This brief article about Wood’s article may be worth your time.


  5. Will read it.
    Am trying to remember the name of the historical novel about the assassin cult, from memory it was by somebody who was, in their day job, some sort of Islamic world academic.
    But Hatbugger and hovel me, I can not remember.

    • Will have to read the original Atlantic piece more carefully, I did not get the impression that the author thought that ISIS was in a deterministic sense, inevitable.

      • Nor did I.

        As this article says, “understanding ISIS’ religious motivations [. . .] is important if for no other reason than to understand how the group sees itself and its actions.” Religion, however, is obviously only a part of the whole. It seems to me Haykel’s quote towards the end of this latest article is a sensible summary:

        “I see ISIS as a symptom of a much deeper structural set of problems in the Sunni Arab world,” he said. “[It has] to do with politics. With education, and the lack thereof. With authoritarianism. With foreign intervention. With the curse of oil … I think that even if ISIS were to disappear, the underlying causes that produce ISIS would not disappear. And those would have to be addressed with decades of policy and reforms and changes — not just by the west, but also by Arab societies as well.”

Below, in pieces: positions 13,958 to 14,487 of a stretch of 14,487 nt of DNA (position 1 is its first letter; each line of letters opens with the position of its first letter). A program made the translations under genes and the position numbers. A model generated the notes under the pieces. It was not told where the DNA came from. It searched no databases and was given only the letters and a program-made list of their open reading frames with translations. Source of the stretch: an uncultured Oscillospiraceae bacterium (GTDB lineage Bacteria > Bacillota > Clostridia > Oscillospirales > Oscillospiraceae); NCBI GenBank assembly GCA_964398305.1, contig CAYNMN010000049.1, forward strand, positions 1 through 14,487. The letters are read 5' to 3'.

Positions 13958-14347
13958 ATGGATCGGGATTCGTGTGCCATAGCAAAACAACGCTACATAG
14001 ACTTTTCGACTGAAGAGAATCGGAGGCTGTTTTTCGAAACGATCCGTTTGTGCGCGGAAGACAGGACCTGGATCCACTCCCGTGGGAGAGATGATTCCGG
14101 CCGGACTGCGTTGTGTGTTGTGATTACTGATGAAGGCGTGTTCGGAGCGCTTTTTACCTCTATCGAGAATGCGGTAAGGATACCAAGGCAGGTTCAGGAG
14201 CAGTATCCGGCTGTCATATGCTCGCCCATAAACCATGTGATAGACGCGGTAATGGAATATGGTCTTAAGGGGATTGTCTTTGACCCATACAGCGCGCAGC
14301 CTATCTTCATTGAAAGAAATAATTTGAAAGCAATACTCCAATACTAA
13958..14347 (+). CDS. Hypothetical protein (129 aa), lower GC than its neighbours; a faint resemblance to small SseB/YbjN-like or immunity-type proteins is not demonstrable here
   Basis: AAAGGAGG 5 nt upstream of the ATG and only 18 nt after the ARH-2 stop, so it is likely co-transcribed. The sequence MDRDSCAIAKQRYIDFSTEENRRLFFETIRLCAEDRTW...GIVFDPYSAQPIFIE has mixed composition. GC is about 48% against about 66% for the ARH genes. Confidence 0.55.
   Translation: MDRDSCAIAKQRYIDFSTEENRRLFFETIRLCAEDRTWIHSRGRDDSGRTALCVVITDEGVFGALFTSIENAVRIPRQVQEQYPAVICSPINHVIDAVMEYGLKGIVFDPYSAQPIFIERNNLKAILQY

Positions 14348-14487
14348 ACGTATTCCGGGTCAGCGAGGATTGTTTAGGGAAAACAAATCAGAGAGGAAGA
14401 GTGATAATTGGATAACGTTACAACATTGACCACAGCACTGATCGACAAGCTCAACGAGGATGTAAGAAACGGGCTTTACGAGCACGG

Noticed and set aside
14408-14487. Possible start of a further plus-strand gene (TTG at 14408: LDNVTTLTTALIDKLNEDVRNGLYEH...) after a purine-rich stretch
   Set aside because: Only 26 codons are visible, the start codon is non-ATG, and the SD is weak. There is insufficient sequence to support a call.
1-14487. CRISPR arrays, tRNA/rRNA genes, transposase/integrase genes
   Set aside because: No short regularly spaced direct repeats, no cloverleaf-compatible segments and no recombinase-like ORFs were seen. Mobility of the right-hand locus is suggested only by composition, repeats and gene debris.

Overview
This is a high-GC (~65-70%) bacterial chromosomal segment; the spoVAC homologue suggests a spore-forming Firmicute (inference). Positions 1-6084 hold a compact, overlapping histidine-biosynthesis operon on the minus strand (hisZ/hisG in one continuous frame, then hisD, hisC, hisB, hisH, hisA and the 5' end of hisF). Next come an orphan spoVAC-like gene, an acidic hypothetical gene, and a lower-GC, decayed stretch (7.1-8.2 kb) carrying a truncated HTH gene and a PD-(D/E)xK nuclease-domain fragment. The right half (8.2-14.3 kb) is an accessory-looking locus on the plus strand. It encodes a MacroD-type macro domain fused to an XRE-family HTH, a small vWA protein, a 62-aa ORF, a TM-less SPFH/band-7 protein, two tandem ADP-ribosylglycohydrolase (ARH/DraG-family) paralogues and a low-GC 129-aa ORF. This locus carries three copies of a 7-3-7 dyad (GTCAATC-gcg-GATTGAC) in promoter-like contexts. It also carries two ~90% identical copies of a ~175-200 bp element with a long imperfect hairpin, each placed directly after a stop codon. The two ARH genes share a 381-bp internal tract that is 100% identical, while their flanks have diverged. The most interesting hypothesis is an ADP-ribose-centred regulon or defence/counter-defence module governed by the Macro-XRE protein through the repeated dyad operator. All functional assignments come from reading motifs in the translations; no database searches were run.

• John, just read Ross Douthat’s “In Defence of Islam”. It’s a relatively concise, intelligent, large spirited attempt to bring some perspective to ISIS’ religiosity and its relation to Islam more generally.


      “But much of what we think of as Muslim fundamentalism seems to be linked 1) to Islamic civilization’s unhappy encounters with Western imperialism and liberal modernity, and 2) to a kind of modernity-influenced Islamic reformation that already happened (here this Atlantic essay from last year by Shadi Hamid makes essential reading), that democratized religious interpretation and undercut an older clerical-theological consensus, and that in so doing opened doors for the kind of theological autodidacts currently running the Islamic State.”

      P.S. I’m (somewhat) ashamed to admit I haven’t read VS Naipaul.